Remembering Our Fallen
by Brandon Young
I remember them, all of them. Every day. I don’t live for them, I could never do this justice. I cannot hold myself to any expectations worthy of their sacrifice because I could never earn what they willingly gave. Nobody can. Nobody ever could.
We cannot live for them. But we can live.
“Greater love has no one than this, that someone lay down his life for his friends” John 15:13 ESV. These words, spoken millennia ago by Jesus of Nazareth are often echoed when we recall the memories of our fallen. When we recount their sacrifices. A powerful statement that projects what they gave, born of love in the purest. The part we routinely forget, though, is the preceding statement delivering the most powerful, actionable, and clear sentiment in the very same scripture.
“This is my commandment, that you love one another as I have loved you” John 15:12.
I will not live for my fallen brothers, I will live with them. I will love others, as I have been loved. Give an empathetic ear to the hurting, walk with the lost, care for the needy, and act for the marginalized. As best I can in my limited capacity. I will not drown myself in alcohol, isolate myself from my family and my community or punish myself for not following them into eternity too soon. How could I remember them so? That is not the love they gave for me. Nor is it the love Jesus displayed in His often-quoted sentiment.
I could never forget them, they are my friends, they are my brothers.
Lou Olivera…I miss him so much. This one hurts deep. One winter Lou and I hiked Mount Falcon together weekly. We talked about Rangering, a little, but mostly we talked about life, our families, faith, hope, business, our community, and brotherhood. We had so much in common. Difficult childhoods that propelled us into the Army. We both had daughters of about the same age. We both worked to serve veterans in the nonprofit sector after successful business careers. We were both hard-charging NCO’s in 2/75, though more than a decade apart. I went to war in Afghanistan, Lou went to war in Panama when I was 10.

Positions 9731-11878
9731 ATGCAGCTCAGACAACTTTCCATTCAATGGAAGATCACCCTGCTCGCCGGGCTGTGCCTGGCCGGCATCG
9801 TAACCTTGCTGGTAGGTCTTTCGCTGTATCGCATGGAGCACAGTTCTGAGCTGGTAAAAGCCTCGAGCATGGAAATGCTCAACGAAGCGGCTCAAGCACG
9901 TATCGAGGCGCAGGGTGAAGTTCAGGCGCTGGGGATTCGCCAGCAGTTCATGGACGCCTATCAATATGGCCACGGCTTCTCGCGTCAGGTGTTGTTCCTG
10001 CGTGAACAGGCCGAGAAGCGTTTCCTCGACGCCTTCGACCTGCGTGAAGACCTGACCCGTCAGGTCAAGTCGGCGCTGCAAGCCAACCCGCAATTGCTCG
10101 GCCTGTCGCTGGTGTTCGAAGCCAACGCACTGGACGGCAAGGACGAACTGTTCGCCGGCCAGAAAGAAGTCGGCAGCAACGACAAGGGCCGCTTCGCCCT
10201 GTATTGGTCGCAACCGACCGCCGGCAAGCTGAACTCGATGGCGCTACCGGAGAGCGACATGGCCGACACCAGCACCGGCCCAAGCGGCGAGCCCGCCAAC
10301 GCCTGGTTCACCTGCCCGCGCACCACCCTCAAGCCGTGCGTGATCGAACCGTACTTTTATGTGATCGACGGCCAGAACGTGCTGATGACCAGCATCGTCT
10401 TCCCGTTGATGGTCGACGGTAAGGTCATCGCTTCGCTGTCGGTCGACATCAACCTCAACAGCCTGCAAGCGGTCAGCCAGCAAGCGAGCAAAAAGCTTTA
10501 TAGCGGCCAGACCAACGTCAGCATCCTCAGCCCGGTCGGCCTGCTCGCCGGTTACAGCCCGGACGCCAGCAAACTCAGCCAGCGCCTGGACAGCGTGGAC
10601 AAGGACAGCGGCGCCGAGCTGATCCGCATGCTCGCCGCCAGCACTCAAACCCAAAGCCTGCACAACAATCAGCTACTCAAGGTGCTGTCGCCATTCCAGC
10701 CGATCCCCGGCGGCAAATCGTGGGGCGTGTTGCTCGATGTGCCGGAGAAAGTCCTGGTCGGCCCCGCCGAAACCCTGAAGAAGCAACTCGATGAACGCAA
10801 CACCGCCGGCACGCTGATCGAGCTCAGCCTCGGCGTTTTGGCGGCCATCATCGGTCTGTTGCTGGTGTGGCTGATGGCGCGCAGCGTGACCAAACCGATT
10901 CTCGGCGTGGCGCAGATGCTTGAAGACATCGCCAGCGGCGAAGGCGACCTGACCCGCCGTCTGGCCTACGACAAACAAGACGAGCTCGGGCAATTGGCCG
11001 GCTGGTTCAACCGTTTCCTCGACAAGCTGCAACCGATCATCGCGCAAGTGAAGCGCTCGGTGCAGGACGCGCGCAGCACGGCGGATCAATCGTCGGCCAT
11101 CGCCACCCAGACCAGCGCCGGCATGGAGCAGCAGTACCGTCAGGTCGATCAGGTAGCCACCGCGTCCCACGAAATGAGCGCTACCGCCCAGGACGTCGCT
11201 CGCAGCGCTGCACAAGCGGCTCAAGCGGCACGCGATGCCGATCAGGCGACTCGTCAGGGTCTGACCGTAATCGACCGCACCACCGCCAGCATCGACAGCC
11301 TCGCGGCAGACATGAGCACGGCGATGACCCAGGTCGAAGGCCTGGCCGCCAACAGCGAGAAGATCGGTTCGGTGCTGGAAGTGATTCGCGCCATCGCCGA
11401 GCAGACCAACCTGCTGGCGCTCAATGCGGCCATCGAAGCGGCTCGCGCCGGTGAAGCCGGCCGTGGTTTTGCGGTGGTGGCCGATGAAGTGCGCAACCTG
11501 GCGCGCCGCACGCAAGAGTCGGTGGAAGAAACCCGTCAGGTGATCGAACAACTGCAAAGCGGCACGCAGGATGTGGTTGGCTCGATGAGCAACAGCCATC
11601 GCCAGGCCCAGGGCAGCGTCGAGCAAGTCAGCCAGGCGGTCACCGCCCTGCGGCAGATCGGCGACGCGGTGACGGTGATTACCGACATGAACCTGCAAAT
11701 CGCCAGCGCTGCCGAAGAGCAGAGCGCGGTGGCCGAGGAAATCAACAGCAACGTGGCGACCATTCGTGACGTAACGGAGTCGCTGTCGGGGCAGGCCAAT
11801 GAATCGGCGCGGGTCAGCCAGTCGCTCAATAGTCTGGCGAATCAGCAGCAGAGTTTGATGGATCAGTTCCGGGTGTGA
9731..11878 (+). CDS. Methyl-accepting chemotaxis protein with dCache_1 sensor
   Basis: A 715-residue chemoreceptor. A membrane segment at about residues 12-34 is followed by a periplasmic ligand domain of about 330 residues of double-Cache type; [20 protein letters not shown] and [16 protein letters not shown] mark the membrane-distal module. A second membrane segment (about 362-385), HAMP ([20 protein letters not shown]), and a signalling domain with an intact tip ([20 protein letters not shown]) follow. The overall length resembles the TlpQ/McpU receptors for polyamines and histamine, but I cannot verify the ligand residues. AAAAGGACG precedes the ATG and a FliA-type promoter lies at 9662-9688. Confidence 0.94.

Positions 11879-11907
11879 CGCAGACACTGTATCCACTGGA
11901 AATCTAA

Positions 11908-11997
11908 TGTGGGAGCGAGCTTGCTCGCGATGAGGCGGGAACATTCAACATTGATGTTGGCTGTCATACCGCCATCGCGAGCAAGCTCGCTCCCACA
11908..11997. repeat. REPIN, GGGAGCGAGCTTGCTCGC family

Every month Lou and our group of Ranger families would have dinner, go hiking, see concerts, go for runs, and do life together. It just hasn’t been the same without him.
On December 23, 1989, he jumpmastered a bird of Rangers into Rio Hato Drop Zone. Upon hitting the drop zone, he was mortally wounded. The enemy left him for dead, but Lou survived. Lou came home, recovered, contributed to the Army through NATIC Labs, went to Grad School, built businesses, founded The Honor Bell, but more importantly, he created a beautiful family. After fighting his demons since that night in Panama, Lou finally lost the battle and took his life in 2018.
Sometimes only parts of us come back from war. Truth is, we lost Lou well before I ever got the chance to meet him. While I cannot imagine the pain he endured for nearly 30 years, I only attest that the parts that came home were worth a thousand great men. And that I will forever thank God that I was called “brother” by my hero.
Dave McDowell and his Ranger Buddy, Jake, welcomed me, always. I came home to A Co. 2/75 from Ranger School 155 lbs. soaking wet in 1999. Before my week of rest and recovery, I was required to zero my M240B and qualify, so I met the C Co. maggots in the parking lot at dusk, ready to jump on the trucks and head out. Even though I was an “A Co. guy”, Dave welcomed me with that big smile and I rolled out with new brothers. Years later, he would meet me at the C Co. CQ desk and welcome me, again. I was a new Madslasher, the platoon he grew up in. Open arms, warmly
embracing his brother.
He used to laugh, but he used to make us all laugh. When we were Pre-Ranger Cadre together out at Cole Range, he’d zip around on the quad, smiling. A mountain of a man with his little MICH helmet and Oakley’s, we likened him to a circus bear on a tricycle. When I committed to the Best Ranger Competition (BRC), he was there for us. Any range, any training, anything we needed to be successful, that’s the kind of man Dave was. He used to say, “I’m not doing Best Ranger, but you guys are and I’m going to do whatever it takes to help you be successful!” To date, it was the best showing of any 75th Ranger Regiment BRC team, placing 1st, 3rd, 7th, 8th, and 9th out of 15 finishing teams. I remember Dave. Man, how we laughed together.
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